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The Crimean Peninsula became part of the Russian Empire after a series of Russian-Turkish wars. In 1771, Crimean Khan Sahib II Giray gained independence from the Ottoman Empire thanks to Prince Vasily Dolgoruky, who had defeated the Turkish troops on the peninsula. The Khan signed an agreement on alliance and mutual assistance with St. Petersburg. And in 1774, the Ottomans completely abrogated their claims to Crimea, conceding them to Russia, by signing the Treaty of Küçük Kaynarca.

Nine years later, Giray’s reforms had angered the Crimean Tatars to the extent that he was forced to abdicate. In order to prevent a bloody power struggle, Russia was forced to send troops to the peninsula. The local nobility swore an oath to Empress Catherine II and received equal rights with the Russian nobility. They also took part in managing the newly created [c. 1783] Taurida Region, which existed until the collapse of the Russian Empire. And in 1791, as the result of another defeat, the Ottoman Empire signed the Treaty of Jassy, according to which Crimea belonged solely to Russia. Both the Jassy and Küçük Kaynarca agreements are internationally recognized and considered valid.

The revolutionary events of 1917 led to the collapse of the Russian Empire and the emergence of a number of pseudo-independent states on the territory of Ukraine: The Ukrainian People’s Republic centered in Kiev, the Ukrainian People’s Republic of Soviets centered in Kharkov, the Donetsk-Krivoy Rog Soviet Republic centered first in Kharkov and then in Lugansk, the Odessa Soviet Republic, and the Taurida Soviet Socialist Republic in Crimea and the Northern Black Sea region. But after the Central Council of Ukraine signed a separate agreement with the Austro-Hungarian Empire and the Kaiser of Germany, the entire territory of Ukraine and Crimea, which had never belonged to either Germanic country, was occupied by Austro-German troops. ...

In 1783, the Khanate of Crimea was annexed by Catherine the Great’s Russia. Soon after this the Taurida Oblast was established. During the reign of Paul I the oblast was abolished, but soon (in 1802) re-established as a governorate (guberniya). It was a part of the Russian Empire until the Russian Revolution of 1918. ...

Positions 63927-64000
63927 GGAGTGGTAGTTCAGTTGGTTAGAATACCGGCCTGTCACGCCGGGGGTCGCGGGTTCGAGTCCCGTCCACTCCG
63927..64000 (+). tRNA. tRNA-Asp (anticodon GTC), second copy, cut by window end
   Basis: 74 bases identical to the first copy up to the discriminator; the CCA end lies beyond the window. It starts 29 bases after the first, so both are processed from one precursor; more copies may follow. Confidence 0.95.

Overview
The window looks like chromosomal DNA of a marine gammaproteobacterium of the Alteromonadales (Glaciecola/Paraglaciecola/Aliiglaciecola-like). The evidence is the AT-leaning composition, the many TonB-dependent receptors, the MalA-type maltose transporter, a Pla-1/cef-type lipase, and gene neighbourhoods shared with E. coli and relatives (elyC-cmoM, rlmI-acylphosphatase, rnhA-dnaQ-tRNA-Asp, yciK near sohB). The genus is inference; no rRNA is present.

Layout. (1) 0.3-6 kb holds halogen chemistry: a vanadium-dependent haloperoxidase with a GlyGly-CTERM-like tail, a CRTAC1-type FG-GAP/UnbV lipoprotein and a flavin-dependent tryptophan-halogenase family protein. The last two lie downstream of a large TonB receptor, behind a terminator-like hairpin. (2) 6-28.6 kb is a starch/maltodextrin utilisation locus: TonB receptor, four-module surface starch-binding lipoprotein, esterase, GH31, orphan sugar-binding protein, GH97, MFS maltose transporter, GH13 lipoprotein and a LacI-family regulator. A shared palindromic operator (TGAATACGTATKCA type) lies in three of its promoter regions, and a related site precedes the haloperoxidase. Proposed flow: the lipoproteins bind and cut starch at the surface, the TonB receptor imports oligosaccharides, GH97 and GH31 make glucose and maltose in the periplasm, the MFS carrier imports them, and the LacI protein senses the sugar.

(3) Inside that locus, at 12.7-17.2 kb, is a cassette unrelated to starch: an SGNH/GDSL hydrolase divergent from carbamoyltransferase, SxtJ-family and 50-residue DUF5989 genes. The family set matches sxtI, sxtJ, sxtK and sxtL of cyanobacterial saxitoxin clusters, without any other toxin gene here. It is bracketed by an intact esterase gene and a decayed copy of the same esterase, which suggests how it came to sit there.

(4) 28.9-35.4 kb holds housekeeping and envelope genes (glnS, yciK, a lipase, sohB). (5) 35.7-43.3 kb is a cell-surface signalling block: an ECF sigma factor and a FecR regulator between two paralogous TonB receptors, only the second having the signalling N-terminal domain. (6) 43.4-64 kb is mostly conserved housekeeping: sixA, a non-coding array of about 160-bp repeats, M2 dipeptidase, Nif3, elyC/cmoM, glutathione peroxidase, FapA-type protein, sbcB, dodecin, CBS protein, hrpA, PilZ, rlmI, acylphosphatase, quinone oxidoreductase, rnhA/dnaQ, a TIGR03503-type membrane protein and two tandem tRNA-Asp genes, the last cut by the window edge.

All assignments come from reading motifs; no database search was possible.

The ancient Greeks set up settlements along the coast of Crimea in the 6th and 7th centuries and named the region Taurica after the Tauri people who lived there. The peninsula changed hands various times, falling under the Crimean Khanate, a Turko-Mongol vassal state of the Ottoman Empire from 1441 until 1783, when it was annexed by the Russian Empire under Catherine the Great. The name was Russified as the Taurida Oblast, a territory that also included parts of what are today southern Ukraine....

The exhibition presents signed on April 8, 1783, by Catherine the Second manifesto of Crimea and Kuban Taman joining to Russia. It was announced on June 28 during Crimean nobility’s oath to Russia. The manifesto assured Crimean residents "to keep them even with our native citizens, to protect and defend their persons, property, temples and their innate faith, piously and steadfast from the throne successors and ourselves".

Of great interest is the autograph of His Serene Highness Prince G. A. Potemkin-Tauride - the draft page of notes on the Tauris area development from 1784, which he submitted to the Empress Catherine the Second as Novorossiysk and Tauride governor. The notes contain his thoughts on the fortresses construction in Crimea. "The major and the only fortress is Sevastopol," - emphasizes His Serene Highness Prince.

Potemkin returned to St. Petersburg in November 1783 and was promoted to Field Marshal when the Crimea was formally annexed the following February. He also became President of the College of War.[61][62] The province of Taurida (the Crimea) was added to the state of Novorossiya (lit. New Russia). ...

The Molotschna Mennonite Settlement, located in the province of Taurida, Russia (now Zaporizhia Oblast in Ukraine), on the Molochnaya River, was the second and largest Mennonite settlement of Russia....,_Ukraine)



Taurida, New Russia, Little Russia (most of modern day Ukraine)



South Russia, Little Russia,_A.J._Europe._1864.D.South_Russia.jpg





Russia in Europe

Taurida, Sourg Russia, Little Russia, West Russia, Great Russia 





 New Russia, Little Russia 



Little Russia, White Russia, Great Russia



A J.G. Bartholomew Atlas published in 1912

Taurida, South Russia, Little Russia, West Russia, Great Russia






Taurida, Ukrine, European Russia



"White Russia, Great Russia, Little Russia, New Russia, East Russia, and Caucasia. The map shows the railway network with connections to western Europe and Asia ..."



Source: Larousse Universel published in 1923

Taurida, Ukraine, White Russia, Great Russia